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Investigation shows almost no recycling takes place on campus

This+is+all+of+the+recycling+after+two+lunches+on+Sept.+14.+The+bag+on+the+right+was+unable+to+recycled+because+someone+had+dumped+in+a+full+orange+drink+and+pink+smoothie.
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Investigation shows almost no recycling takes place on campus

This is all of the recycling after two lunches on Sept. 14. The bag on the right was unable to recycled because someone had dumped in a full orange drink and pink smoothie.

This is all of the recycling after two lunches on Sept. 14. The bag on the right was unable to recycled because someone had dumped in a full orange drink and pink smoothie.

Emily Lundell

This is all of the recycling after two lunches on Sept. 14. The bag on the right was unable to recycled because someone had dumped in a full orange drink and pink smoothie.

Emily Lundell

Emily Lundell

This is all of the recycling after two lunches on Sept. 14. The bag on the right was unable to recycled because someone had dumped in a full orange drink and pink smoothie.

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         Students Don’t Recycle

The vast majority of students on campus recycle at home. However, far fewer, 29 percent, recycle at school according to The Marquee’s recent poll of 300 students.

“I think that when people want to throw something away, they just throw it in the trash to get rid of it instead of recycling,” sophomore Zoe Cotton said.

According to the poll, 73 percent of students use plastic water bottles at least some of the time. Just a handful of plastic bottles actually make it into the recycling bins, despite the amount of students using them.

Though 29 percent said they recycle at school, by the end of the day on Sept. 13, out of all the students who ate or passed through the commons, only five plastic water bottles were placed in the recycling bin. However, a cup of orange soda was also thrown in, causing the recycling for the day to be thrown out. Meanwhile, multiple trash cans overflowed with water bottles, aluminum cans and paper bags that were mostly recyclable.

Head custodian Kim Tran believes students could do a much better job recycling. Senior Clayton Hackler agrees that students need to improve.

“It doesn’t matter how good the recycling system is,” Hackler said. “The students have to recycle in order for it to work.”

The city picks up the recycling twice a week, but the school is responsible for collecting recycling, providing bins and using them correctly. Currently, there are recycling bins in every classroom, however there are only two bins in the cafeteria, the area of the school that produces the most waste.

“I’d love to see more recycling done and show kids just how much recycled materials we could actually create,” AP environmental science teacher Adam Hovde said.

Currently there are three large recycling bins in a custodial closet no longer in use. Tran says that she was told to store the bins in there for the Earth Club to use when they collected recycling. However, that is not being done anymore.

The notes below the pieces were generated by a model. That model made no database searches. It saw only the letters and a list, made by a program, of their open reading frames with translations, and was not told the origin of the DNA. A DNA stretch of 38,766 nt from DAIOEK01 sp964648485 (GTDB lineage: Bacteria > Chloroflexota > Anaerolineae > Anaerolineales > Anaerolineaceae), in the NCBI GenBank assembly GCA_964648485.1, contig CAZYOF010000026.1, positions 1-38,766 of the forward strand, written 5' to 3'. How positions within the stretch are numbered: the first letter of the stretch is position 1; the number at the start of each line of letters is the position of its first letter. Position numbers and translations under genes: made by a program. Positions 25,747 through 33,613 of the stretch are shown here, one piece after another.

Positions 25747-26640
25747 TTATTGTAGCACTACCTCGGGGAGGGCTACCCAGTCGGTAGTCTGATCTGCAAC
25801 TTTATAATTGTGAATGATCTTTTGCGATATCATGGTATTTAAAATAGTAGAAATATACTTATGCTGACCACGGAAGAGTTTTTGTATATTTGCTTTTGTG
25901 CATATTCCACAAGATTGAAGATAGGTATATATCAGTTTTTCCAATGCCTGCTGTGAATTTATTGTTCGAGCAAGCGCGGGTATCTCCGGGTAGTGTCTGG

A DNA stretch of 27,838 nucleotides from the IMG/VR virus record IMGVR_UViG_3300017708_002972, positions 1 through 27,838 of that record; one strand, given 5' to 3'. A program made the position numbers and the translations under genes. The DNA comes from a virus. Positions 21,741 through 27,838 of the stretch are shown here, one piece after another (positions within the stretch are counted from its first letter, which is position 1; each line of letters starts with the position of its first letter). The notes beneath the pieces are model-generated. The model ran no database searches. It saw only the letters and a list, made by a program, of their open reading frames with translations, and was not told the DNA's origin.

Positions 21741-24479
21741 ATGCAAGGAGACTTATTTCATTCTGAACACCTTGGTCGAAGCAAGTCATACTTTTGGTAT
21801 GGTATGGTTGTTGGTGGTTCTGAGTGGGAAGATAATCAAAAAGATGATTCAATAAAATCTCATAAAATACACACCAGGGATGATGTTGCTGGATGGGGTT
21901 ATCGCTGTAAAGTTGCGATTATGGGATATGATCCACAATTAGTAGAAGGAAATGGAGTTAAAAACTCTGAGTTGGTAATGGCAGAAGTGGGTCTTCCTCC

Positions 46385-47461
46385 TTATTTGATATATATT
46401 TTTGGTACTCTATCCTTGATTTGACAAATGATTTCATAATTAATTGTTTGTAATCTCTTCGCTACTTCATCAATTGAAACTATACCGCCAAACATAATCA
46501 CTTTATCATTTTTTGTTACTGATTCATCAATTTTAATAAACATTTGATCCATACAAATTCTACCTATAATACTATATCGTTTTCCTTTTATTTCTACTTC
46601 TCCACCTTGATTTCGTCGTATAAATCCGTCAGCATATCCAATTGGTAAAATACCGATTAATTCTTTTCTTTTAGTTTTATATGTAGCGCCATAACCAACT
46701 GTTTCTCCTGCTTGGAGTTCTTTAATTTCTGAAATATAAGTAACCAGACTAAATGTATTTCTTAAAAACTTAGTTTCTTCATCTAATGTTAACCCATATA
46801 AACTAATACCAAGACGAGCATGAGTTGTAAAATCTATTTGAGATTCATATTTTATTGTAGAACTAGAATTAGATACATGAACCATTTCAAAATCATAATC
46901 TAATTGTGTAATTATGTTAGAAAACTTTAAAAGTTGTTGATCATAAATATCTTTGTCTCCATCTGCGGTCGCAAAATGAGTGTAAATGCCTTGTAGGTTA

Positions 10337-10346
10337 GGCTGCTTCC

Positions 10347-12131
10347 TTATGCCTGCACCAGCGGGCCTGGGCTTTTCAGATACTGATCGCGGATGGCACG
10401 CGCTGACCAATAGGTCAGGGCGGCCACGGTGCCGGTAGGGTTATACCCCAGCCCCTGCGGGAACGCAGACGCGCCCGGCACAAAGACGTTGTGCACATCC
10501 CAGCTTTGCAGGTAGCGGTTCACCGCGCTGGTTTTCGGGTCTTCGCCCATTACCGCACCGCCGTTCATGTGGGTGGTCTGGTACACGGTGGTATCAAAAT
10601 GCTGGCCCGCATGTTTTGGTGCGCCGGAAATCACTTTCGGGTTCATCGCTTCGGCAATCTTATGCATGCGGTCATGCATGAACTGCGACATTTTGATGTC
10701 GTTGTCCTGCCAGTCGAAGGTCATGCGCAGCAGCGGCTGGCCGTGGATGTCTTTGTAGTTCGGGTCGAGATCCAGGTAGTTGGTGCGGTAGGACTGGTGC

“We could probably figure out some ways to improve on that,” assistant principal Jason Mullin said. “That’s something we could probably look at. Try to find other locations to add more recycling containers in [the cafeteria].”

Students don’t trust school recycling

Almost half of students believe the school recycling never makes it to the recycling trucks because they have seen custodians dropping bags of recycling into the normal trash.

Junior Andrea Toth doesn’t recycle at school because she is skeptical about the recycling system.

“I think they throw it away with the regular trash, so why would I go through the effort if it’s all going to go to the same place?” Toth said.

However, Tran does instruct the custodian crew to recycle, but the students and staff are using the recycling bins and trash cans interchangeably. She says her staff often goes as far as sorting recyclable objects out of the trash cans, but that isn’t part of their job, and they often don’t have the time to sort through every bin. Therefore, many bags of recycling have to be thrown away with the trash.

Assistant Principal Jason Mullin has seen the custodians sort and take out the recycling bins every day.

 

Why recycling works

Skeptics often call the integrity of recycling into question by claiming the energy — manpower, electricity, gasoline-fueled trucks — used to recycle outweighs the resources that are actually saved. However, the recycling process is not about energy, it’s about raw materials.

Resources such as aluminum and plastic are becoming more scarce, and the only way to keep up with the rising demand for these products is to reuse them. By reusing the materials that have already been refined, raw resources such as trees, oil and aluminum can be saved.

Hovde stresses the importance of recycling for resource recovery.

“It’s not about the energy, it’s about the resource,” Hovde said. “We’re really good at recycling aluminum now, because we have to be.”

 

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Ava Bush, Sports Editor

Hi, my name’s Ava, I’m a senior at Marcus, and this is my first year on the newspaper staff. I like yoga and meditating, and my favorite subject is...

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Investigation shows almost no recycling takes place on campus